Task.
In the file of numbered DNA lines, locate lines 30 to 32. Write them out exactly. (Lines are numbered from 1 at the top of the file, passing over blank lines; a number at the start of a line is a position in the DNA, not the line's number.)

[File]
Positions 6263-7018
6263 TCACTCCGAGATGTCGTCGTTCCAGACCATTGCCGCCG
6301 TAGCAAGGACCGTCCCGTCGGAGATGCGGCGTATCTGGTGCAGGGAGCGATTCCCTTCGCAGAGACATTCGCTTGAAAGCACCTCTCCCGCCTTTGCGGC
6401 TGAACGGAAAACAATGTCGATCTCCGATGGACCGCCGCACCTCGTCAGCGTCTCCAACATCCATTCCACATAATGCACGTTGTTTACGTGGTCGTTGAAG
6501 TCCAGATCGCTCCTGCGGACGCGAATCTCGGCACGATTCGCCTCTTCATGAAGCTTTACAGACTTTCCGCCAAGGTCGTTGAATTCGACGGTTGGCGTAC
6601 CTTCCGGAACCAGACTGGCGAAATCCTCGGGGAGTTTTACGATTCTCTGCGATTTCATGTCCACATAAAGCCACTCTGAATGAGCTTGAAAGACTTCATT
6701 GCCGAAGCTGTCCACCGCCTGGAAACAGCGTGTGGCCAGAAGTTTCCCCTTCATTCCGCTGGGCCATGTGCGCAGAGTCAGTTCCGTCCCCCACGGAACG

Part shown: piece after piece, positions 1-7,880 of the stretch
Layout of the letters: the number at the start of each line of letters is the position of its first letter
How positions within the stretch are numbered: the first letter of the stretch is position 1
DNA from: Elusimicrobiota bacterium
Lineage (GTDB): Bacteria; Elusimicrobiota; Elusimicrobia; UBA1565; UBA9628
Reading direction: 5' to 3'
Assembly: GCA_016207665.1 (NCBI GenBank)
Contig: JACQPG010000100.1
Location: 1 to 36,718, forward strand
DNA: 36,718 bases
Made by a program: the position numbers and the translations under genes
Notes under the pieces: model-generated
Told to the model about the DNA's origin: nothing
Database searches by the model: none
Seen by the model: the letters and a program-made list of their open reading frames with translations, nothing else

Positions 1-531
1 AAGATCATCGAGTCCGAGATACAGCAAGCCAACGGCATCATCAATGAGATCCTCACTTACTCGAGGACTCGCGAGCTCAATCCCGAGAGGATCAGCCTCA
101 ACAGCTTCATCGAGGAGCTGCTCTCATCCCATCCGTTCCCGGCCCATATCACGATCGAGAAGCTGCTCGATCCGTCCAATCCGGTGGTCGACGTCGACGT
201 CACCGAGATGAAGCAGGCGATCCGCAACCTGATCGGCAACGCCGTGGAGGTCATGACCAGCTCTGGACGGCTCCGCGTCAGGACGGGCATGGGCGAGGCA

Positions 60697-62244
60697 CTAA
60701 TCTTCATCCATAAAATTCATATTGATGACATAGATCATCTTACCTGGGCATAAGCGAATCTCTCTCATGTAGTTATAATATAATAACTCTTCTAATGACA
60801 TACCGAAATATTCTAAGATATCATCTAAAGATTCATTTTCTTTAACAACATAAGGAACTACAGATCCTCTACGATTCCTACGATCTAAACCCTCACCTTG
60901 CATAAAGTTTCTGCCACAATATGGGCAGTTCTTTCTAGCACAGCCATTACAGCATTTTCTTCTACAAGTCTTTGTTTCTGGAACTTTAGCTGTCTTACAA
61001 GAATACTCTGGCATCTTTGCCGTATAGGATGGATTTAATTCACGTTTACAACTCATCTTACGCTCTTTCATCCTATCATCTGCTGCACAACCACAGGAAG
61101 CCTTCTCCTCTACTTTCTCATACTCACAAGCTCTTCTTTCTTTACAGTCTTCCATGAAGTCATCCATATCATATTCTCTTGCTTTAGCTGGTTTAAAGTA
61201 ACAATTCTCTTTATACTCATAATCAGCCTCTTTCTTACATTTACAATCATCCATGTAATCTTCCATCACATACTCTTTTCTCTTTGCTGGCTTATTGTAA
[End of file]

60801 TACCGAAATATTCTAAGATATCATCTAAAGATTCATTTTCTTTAACAACATAAGGAACTACAGATCCTCTACGATTCCTACGATCTAAACCCTCACCTTG
60901 CATAAAGTTTCTGCCACAATATGGGCAGTTCTTTCTAGCACAGCCATTACAGCATTTTCTTCTACAAGTCTTTGTTTCTGGAACTTTAGCTGTCTTACAA
61001 GAATACTCTGGCATCTTTGCCGTATAGGATGGATTTAATTCACGTTTACAACTCATCTTACGCTCTTTCATCCTATCATCTGCTGCACAACCACAGGAAG